Reorganization of Dentate Gyrus Microcircuits During Epileptogenesis
- Author(s): Jones, Ryan Thomas
- Advisor(s): Mody, Istvan
- Schweizer, Felix E
- et al.
Temporal lobe epilepsy (TLE) is a form of acquired epilepsy characterized by recurrent and unprovoked seizures. TLE often develops following a precipitating neurological insult, such as traumatic brain injury, stroke, infection, prolonged febrile seizures or status epilepticus. These insults can initiate a constellation of genetic, functional, network and systems level reorganization that transforms a normal non-epileptic brain into one capable of generating recurrent and unprovoked seizures. The period of time between neurological insults and the onset of epilepsy is known as the latent period and is believed to be the period of time during which underlying epileptogenic processes occur.
The dentate gyrus (DG) region of the hippocampus plays a key role in contextual learning and memory and strongly regulates the flow of neural activity from cortical regions into seizure-prone hippocampal regions through emergent properties of its neural microcircuit. In TLE, this filtering function is disrupted and can contribute to generation of seizures. Recent studies have described pathological high-frequency oscillations (pHFOs) in the DG and identified them as potential biomarkers of underlying proconvulsant network abnormalities. Moreover, pHFOs appear to be harbingers of TLE and are generated in the DG prior to the onset of an epileptic phenotype and therefore may reflect underlying network reorganization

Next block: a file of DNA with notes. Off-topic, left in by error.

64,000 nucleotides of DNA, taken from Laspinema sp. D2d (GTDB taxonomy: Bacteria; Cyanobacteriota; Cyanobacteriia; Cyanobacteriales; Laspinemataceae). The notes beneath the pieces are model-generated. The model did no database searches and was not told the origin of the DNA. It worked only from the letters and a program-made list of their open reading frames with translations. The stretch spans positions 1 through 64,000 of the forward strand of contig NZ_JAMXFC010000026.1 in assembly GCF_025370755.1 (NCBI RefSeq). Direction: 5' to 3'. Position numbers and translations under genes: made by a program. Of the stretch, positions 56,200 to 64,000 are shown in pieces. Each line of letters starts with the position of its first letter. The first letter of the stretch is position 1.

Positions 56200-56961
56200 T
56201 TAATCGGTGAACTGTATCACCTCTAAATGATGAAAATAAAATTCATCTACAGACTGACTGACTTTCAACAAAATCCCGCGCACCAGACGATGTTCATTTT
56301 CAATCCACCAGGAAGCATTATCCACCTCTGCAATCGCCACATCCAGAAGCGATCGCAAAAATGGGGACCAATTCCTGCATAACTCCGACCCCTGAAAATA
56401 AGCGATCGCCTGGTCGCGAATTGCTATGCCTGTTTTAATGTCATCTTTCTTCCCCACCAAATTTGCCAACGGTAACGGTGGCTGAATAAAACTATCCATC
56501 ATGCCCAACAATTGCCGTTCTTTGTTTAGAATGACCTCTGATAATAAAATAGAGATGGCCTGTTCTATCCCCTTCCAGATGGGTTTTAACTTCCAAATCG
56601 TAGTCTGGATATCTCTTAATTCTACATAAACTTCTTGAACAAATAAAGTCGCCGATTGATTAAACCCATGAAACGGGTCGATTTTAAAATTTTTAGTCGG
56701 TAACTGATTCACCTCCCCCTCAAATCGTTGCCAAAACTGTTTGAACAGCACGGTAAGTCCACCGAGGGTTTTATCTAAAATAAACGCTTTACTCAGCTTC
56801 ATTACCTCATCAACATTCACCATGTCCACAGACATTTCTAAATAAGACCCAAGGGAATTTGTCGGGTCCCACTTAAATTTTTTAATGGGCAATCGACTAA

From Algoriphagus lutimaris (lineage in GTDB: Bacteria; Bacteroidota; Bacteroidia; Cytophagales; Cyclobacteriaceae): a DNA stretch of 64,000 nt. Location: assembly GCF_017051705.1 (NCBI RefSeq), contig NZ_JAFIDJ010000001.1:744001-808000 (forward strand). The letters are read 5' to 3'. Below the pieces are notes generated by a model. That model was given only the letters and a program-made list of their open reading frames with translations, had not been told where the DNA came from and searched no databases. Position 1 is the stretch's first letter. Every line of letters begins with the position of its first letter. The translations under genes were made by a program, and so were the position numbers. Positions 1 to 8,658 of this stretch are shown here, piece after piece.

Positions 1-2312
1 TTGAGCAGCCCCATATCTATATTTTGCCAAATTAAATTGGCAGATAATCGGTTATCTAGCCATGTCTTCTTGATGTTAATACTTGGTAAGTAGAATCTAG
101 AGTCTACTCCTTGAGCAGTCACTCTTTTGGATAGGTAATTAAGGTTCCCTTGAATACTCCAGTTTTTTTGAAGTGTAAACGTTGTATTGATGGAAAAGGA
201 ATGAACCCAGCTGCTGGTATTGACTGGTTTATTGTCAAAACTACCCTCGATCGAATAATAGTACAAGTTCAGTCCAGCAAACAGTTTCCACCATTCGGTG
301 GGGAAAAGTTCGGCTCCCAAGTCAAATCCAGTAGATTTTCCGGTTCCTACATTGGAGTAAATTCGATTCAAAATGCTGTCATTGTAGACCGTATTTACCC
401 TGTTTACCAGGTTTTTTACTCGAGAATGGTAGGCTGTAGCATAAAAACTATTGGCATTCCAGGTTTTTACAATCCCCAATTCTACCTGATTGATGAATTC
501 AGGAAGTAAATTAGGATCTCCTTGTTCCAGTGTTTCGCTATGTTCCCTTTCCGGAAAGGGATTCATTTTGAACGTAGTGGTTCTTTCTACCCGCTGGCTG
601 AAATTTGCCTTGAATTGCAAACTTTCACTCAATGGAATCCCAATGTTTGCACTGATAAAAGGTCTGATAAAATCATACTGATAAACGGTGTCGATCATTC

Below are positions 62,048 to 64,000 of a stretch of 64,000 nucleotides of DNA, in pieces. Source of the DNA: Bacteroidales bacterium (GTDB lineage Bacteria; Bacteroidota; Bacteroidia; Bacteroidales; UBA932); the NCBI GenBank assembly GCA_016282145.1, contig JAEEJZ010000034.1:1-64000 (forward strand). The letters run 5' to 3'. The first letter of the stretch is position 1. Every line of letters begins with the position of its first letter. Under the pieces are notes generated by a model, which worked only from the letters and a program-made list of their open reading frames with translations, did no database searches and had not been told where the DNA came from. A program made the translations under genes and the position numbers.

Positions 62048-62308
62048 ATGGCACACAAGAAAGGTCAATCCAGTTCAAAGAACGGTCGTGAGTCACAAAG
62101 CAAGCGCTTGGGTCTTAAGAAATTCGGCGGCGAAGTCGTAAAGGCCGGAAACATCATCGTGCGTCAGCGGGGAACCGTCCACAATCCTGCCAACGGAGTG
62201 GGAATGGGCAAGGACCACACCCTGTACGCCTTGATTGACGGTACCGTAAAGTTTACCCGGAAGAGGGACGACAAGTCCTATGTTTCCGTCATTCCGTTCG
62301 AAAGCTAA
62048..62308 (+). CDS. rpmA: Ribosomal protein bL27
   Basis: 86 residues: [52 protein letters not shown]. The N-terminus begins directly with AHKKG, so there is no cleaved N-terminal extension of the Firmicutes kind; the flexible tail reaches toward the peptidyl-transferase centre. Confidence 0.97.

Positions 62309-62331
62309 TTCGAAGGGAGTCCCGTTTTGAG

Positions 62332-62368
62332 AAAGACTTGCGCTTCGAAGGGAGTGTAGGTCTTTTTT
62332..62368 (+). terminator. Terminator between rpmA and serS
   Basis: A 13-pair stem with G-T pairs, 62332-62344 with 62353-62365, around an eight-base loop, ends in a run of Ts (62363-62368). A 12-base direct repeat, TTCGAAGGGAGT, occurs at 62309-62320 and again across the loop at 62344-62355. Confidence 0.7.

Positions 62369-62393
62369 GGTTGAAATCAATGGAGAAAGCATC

during the epileptogenesis. Currently, little is known about the emergence of pHFOs after epilepsy-inducing neuronal insults or the pathological microcircuit that generates them. To address this we used a new mouse model of TLE to track the temporal and spectral evolution of pHFOs during epileptogenesis. Moreover, we investigated how disrupted integration of newly generated granule cells into the DG during epileptogenesis contributes to the disruption of DG microcircuit function.
We found that DG pHFOs are generated in bursts in vivo during epileptogenesis but that their burst properties do not evolve over time. In contrast, pHFO spectral dynamics appear to evolve during the latent period, suggesting that pHFO properties change according to the epileptogenic stage. In vitro electrophysiologcal and optogenetic experiments revealed that NGCs abnormally integrate into the DG microcircuit during epileptogenesis and that optogenetic activation of these neurons is sufficient to induce pHFOs in the DG.